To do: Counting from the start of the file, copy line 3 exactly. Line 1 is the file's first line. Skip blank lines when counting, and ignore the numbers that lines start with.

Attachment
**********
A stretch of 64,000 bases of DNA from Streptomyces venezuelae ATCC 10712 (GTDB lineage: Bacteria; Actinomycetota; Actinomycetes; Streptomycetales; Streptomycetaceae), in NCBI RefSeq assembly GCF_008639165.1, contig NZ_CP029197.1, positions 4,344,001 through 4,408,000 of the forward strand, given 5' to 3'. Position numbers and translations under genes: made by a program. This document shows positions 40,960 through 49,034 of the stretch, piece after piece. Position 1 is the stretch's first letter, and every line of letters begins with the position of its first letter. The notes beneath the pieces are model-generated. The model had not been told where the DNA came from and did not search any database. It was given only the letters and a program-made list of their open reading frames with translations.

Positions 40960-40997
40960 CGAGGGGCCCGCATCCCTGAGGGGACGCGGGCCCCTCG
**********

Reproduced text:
40960 CGAGGGGCCCGCATCCCTGAGGGGACGCGGGCCCCTCG